16:30 estar no local determinado.
18:30 ingerir cápsulas, após efeito proteger metais aguardar sinal mascara

Which translates from Portuguese to English as:

4:30 PM be at the determined place.
6:30 PM swallow capsules, after effect protect metals wait for mask signal

lead-mask-letter

Curiouser and curiouser. Who were these two men? Clearly they had gone to the location of their deaths knowing that something was to happen—but what? Had they been given instructions? What was in the capsules they swallowed? Was that what had killed them? And perhaps most pressingly, what on earth was the deal with the masks?

Read more "Unresolved: The Lead Masks Case on Vintém Hill"

Creepypasta of the Week: “Anansi’s Goatman Story”

Stevenage woods

Previously: “The Disappearance of Ashley, Kansas”

I’ll confess that I’ve never been quite as enamored of “Anansi’s Goatman Story” as a lot of the Internet is; it is, however, one of the more popular cryptid creepypastas, so I feel it deserves an entry here. It originated on 4chan’s /x/ paranormal board, and though it could be better written, the idea of it taps rather effectively into the whole “monsters among us” trope (see also: John Carpenter’s The Thing,  the Twilight Zone episode “Monsters Are Due on Maple Street,” Invasion of the Body Snatchers, etc.). If only the editor in me didn’t want so badly to break out the red pen and go to town on it…

Also, for those unfamiliar with the term a cryptid is a creature or plant whose existence has been suggested, but not scientifically proven—think Bigfoot, the Loch Ness Monster, the Wendigo, the Chupacabra, and so on.

Here’s my story:

>be 16
>be black and have family down in Alabama
>they farm and own a huge amount of land down in Huntsville
>uncle owns a big house and a bunch of trailers they put out in the woods for hunting or camping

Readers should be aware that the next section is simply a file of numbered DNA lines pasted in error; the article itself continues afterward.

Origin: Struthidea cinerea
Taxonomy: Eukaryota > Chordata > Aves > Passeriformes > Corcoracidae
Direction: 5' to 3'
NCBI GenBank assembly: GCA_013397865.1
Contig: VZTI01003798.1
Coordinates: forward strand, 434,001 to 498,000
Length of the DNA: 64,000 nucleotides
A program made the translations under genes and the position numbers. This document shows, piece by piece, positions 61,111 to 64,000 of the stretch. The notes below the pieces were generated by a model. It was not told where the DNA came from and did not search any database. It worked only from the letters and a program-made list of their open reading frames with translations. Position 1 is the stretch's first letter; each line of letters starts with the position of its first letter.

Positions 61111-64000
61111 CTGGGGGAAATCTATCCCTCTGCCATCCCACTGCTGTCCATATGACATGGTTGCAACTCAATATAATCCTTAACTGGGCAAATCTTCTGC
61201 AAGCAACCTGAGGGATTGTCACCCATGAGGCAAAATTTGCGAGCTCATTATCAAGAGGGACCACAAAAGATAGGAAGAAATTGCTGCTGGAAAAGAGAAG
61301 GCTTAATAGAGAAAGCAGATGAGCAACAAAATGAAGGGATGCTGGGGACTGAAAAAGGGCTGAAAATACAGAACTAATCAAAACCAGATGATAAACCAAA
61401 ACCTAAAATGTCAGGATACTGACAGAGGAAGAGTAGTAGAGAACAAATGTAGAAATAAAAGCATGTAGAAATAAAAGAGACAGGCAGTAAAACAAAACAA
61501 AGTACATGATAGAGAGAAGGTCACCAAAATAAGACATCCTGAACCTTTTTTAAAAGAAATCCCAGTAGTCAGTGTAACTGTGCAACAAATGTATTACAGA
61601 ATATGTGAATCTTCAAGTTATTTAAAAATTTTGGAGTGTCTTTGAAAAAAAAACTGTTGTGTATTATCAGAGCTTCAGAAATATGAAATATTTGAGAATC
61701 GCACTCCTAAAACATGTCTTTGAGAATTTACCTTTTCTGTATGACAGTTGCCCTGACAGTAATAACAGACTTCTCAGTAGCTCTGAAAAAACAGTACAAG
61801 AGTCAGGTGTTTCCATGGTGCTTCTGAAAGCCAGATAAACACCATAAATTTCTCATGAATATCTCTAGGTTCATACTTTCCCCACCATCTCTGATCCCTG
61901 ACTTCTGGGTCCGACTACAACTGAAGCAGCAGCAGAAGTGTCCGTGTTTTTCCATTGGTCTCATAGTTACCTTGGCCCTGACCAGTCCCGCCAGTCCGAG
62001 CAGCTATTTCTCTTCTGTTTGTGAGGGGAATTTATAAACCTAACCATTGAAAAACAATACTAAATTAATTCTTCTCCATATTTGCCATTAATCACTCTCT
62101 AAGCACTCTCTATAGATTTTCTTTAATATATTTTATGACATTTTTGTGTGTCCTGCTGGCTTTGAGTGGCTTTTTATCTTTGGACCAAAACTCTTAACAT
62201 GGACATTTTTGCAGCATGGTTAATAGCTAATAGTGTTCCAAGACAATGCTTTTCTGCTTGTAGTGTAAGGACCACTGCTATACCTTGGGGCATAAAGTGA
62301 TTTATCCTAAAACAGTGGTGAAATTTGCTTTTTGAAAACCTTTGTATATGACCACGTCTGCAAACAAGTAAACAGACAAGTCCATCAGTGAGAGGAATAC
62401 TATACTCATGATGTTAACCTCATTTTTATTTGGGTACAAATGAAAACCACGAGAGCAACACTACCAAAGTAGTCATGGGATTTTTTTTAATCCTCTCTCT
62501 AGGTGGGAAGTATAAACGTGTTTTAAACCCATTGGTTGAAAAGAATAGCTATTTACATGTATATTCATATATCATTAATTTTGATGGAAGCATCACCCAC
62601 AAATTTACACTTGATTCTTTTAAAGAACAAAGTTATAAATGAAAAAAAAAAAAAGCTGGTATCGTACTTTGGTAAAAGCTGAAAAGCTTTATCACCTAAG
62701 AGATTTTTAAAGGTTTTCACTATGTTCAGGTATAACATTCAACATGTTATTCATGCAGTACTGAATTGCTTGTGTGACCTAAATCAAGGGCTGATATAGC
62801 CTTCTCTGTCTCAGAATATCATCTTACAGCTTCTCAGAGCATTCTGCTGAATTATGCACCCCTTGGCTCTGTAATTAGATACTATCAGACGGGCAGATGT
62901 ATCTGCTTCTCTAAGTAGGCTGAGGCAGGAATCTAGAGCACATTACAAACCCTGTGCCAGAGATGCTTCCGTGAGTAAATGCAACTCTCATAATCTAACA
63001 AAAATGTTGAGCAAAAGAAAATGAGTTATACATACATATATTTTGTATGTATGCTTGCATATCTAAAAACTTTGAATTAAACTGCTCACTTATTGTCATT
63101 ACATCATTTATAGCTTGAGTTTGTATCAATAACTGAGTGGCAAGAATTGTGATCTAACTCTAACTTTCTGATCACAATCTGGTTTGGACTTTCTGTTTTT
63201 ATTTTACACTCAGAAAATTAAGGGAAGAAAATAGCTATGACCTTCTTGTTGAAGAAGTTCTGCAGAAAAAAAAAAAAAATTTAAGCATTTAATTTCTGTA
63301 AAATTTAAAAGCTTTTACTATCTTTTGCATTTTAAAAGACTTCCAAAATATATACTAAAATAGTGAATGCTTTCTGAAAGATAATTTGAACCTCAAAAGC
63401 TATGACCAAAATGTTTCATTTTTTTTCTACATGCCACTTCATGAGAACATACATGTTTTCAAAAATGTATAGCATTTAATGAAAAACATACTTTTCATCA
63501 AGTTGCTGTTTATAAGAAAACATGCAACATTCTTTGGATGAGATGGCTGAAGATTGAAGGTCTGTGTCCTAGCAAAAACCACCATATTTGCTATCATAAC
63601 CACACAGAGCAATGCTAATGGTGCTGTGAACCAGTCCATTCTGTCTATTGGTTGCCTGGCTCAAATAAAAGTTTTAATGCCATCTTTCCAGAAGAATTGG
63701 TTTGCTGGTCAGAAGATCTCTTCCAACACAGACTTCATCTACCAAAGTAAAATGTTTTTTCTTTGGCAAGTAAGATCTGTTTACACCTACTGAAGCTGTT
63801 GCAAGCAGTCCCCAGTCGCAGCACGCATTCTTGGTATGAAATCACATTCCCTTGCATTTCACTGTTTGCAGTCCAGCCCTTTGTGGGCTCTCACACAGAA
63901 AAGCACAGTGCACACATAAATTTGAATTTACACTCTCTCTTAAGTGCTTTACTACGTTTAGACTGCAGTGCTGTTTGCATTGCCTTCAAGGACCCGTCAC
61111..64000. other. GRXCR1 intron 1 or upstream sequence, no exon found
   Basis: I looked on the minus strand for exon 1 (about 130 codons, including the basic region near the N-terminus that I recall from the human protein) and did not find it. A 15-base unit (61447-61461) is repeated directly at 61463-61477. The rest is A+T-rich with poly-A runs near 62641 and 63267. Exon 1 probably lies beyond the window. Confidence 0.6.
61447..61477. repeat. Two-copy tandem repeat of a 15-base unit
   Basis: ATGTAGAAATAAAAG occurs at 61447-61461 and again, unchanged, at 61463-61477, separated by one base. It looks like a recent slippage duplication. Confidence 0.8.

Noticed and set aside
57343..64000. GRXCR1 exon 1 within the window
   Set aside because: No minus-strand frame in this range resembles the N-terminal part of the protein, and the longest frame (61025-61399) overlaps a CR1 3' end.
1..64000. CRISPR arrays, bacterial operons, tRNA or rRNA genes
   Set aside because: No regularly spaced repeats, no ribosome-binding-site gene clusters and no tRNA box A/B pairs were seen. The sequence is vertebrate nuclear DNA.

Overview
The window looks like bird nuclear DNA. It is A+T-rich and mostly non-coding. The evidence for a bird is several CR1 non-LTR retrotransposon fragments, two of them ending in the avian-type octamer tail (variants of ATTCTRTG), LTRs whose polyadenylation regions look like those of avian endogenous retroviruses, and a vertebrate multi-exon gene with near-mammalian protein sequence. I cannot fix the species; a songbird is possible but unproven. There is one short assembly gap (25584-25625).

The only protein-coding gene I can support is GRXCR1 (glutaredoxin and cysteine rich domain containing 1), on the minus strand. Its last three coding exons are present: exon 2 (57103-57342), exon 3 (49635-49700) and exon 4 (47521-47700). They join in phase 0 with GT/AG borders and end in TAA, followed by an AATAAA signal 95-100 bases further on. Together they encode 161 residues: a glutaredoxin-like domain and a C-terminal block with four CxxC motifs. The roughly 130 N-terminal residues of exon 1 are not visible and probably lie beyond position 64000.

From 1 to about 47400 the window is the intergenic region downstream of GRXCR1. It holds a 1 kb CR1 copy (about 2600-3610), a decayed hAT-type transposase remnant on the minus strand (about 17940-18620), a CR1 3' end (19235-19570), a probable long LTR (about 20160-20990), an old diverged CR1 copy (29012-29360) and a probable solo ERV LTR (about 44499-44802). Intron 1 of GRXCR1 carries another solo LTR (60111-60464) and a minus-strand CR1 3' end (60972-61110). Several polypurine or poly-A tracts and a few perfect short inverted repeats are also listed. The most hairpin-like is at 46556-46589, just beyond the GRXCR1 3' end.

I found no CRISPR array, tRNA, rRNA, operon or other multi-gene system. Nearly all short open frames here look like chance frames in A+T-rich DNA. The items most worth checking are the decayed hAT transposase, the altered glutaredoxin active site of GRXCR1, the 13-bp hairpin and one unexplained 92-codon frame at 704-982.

>down south cousins suggest that we go out there to camp
>know I’m a city kid from Chicago so they tease the fuck out of me
>collect food, kill a pig and some chickens, and bring necessities to camp out for a few days
>we get to the camp and it’s obvious something is weird
>air has this weird electric smell like right before a storm, like ozone
>we think nothing of it and unpack and go down to a little creek to swim for a few hours
>All of a sudden some older white guy and a white teenager come out of the bushes
>he has a shotgun in the crook of his arm and says hello and ask us what we’re doing this far back in the woods
>tell him about my uncle, who he knows, and say we’re camping out
>he tells us we need to be real careful out here and stick together there was a big animal in the woods
>His son, who is my age asks if he can stay and hang out with us
>he says OK

I’m going to stop greentexting because the story is fairly long and the format is harder to write in.

Read more "Creepypasta of the Week: “Anansi’s Goatman Story”"

Abandoned: Hashima Island’s Ghostly Remains (Photos)

Via.

Previously: Pripyat and the Chernobyl Disaster.

There are an impressive 505 uninhabited islands in Nagasaki Prefecture, Japan. The most haunting by far, however, is one you’ve probably seen before in photographs or on film, although you may not have known it at the time. Once a thriving coal mining facility, Hashima Island, sometimes called Gunkanjima or Battleship Island due to its shape, has seen no inhabitants for 40 years.

The first shaft mine was opened on Hashima in 1887, leading Mitsubishi to purchase the island three years later in 1890. The goal was to build it into a facility capable of extracting coal from undersea mines, a venture which would lead to many innovations in Japan’s industry. The company built Japan’s first large concrete building—a nine-story block of apartments to house the mine’s workers—in 1916, with the material being chosen specifically to offset the possibility of destruction by typhoon. At its height, Hashima produced 410,000 of coal per year; by 1959, over 5,000 people populated the island.

But in the 1960s, petroleum replaced coal as Japan’s primary fuel source. As demand for coal diminished, the profits of Hashima sank as well, causing Mitsubishi to shut down the 84-year-old mine in 1974. It became a ghost town overnight; in the decades since, nature has gradually reclaimed the decaying buildings, making it the perfect place for a dastardly movie villain to build his lair. In fact, Hashima is such a perfect “evil lair” location that it served as the inspiration for Raoul Silva’s (Javier Bardem) base of operations in the James Bond flick Skyfall. You may also have seen it in the first season episode “The Bodies Left Behind” of the History Channel’s Life After People.